LONDON / LOS ANGELES (Reuters) – The American furniture company RC Willey Home Furnishings is so concerned that new global clean air rules will cause transport disturbances to transmit the shipment of armchairs and sofas from China by two months.
FILE PHOTO: Transport containers are depicted at Yusen Terminals (YTI) at Terminal Island in Los Angeles Port in Los Angeles, California, USA, January 30, 2019. REUTERS / Mike Blake / File Photo
The Tougher Regulations That Are set by the United Nations, the International Maritime Organization (IMO), comes into force on 1 January. The costs will rise for ships towards the end of this year, and there will be an effect on trucks and other carriers moving goods around the world.
For shipping companies, this is the biggest shakeup for decades, adding to the pressure of an economic downturn and the threat of a growing trade war between the United States and China.
While consumers are not expected to pay more for goods, higher transport bills and disruptions in the company's deliveries can increase economic growth.
Shipping companies have to cut sulfur emissions to 0.5% from 3.5%. They can do this by using low-sulfur fuels, installing exhaust flue systems or choosing other, more expensive, clean fuels such as liquid natural gas or traveling slowly.
Jeff Child, president of Berkshire Hathaway's RC Willey Home Furnishings, moved the delivery of about 450 containers from September and October to July and August. He wants to avoid disturbances in the top fourth quarter as ships prepare for the changes, including rebuilding equipment.
"We will not be caught in a situation where it affects our inventory," he told Reuters.
Analysts say the container industry, which transports consumer goods such as sofas, designer clothes and bananas, will be one of the worst frames with extra costs of around $ 10 billion.
The world's two largest container shipping companies – Denmark's Maersk and Switzerland headquarters MSC – say they face annual additional costs of over $ 2 billion each. Twenty-five executives of logistics companies told Reuters that they would transfer any IMO related costs, such as ship upgrades or more expensive fuel, to customers.
"The sulfur cap will further put pressure on sea freight rates, and we … have to pass these costs on to remain competitive," said Peder Winther, worldwide sea freight manager with the Swiss transport company Panalpina Group.
Economists say manufacturers are expected to absorb their share of the cost, and it is unlikely to increase the price of consumables, but hits to businesses may be a drag on the world economy.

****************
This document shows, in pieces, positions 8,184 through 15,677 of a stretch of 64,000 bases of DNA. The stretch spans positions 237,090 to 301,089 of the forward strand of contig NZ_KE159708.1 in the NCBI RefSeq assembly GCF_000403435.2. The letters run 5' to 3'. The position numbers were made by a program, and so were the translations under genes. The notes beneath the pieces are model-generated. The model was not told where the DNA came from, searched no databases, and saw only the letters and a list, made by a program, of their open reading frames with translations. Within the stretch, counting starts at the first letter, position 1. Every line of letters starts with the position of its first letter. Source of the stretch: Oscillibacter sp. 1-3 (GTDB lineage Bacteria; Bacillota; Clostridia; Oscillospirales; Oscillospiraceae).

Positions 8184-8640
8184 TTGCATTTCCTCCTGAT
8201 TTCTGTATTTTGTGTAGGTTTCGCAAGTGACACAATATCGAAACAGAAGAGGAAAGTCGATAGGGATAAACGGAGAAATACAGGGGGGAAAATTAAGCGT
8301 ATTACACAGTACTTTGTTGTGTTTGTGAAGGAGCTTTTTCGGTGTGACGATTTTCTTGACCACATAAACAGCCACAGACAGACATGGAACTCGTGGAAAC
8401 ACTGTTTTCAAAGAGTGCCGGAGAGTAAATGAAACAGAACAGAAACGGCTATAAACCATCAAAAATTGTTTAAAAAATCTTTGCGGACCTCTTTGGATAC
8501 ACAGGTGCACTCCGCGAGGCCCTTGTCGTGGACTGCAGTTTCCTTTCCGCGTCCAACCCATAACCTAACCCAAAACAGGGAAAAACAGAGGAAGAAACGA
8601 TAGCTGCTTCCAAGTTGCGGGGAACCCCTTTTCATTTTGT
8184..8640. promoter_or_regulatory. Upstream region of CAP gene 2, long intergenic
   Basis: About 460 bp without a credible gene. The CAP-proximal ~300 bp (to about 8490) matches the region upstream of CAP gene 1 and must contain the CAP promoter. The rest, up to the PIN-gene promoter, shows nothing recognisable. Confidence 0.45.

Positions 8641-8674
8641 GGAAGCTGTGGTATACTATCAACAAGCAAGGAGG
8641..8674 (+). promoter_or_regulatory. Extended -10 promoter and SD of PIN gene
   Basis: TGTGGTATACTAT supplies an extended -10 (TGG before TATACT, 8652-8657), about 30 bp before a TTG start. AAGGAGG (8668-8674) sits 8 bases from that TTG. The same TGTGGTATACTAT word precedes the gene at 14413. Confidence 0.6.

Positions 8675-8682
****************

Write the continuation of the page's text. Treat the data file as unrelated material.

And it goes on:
A Nestle S.A. spokesman said the food group was talking to the carriers about "fuel adjustment methodology" to reflect the impact of the new rules.
"Higher fuel prices will lead to higher transport costs," said Peter Nagle, economist with the World Bank's development prospect. "This would have the potential to lead to slower economic growth and trade."
Truck transport companies will also suffer. The IMO rules do not apply to them, but they will face new competition from ships for lower sulfur fuels. This is expected to increase the price of diesel for trucks by as much as 100 percent.
Small to medium sized trucks may find it difficult as they have not complained about negotiating fuel negotiations or raising costs.
"I'm on the verge of the market. All I can do is let customers know what's going on," said Mike Baicher, president and CEO of New Jersey based West End Express, who runs 90 trucks in New York, New Jersey. and along the east coast.
"There is only as much as the truck company can absorb."
In a letter sent to top US government officials, including national security advisor John Bolton, transport associations, including truck carriers, said that there was consensus that US transport industries would be "adversely affected by IMO 2020 pricing pressures." It said there could be market disturbances. "" There is a storm approaching, but we do not know how bad the storm is going to be, "said Glen Kedzie, energy – and Environmental Advisor to US Trucking Associations.
"YOU WILL PAY"
Shipping and Freight Forwarding Company, which offers a service to monitor delivery of Goods from beginning to end, expect to feel more cost pressures.
Bart de Vries, air and sea operator with US headquarters Hellmann Worldwide Logistics, expects to pay more for services that shipping companies transfer the costs.
Some companies may revise their business plans.
"It will undoubtedly force many exporters and importers to review their sourcing strategies and suppliers," said Cas Pouderoyen, senior sea freight director with global logistics company Agility
Richard Fattal, co-founder of digital freight forwarder and logistics provider Zencargo said that it could be as much as a 10 to 20% increase in total operating costs next year.
Allen Clifford, a US-based executive vice president with MSC, said at a recent California forum that his company was facing huge expenses.
"Who's going to pay for it? You're going to pay for it. Because I'm tired of paying for it, he told business executives and port and customs officials.
Additional reporting by Richa Naidu and Karl Plume in Chicago; editing by Anna Willard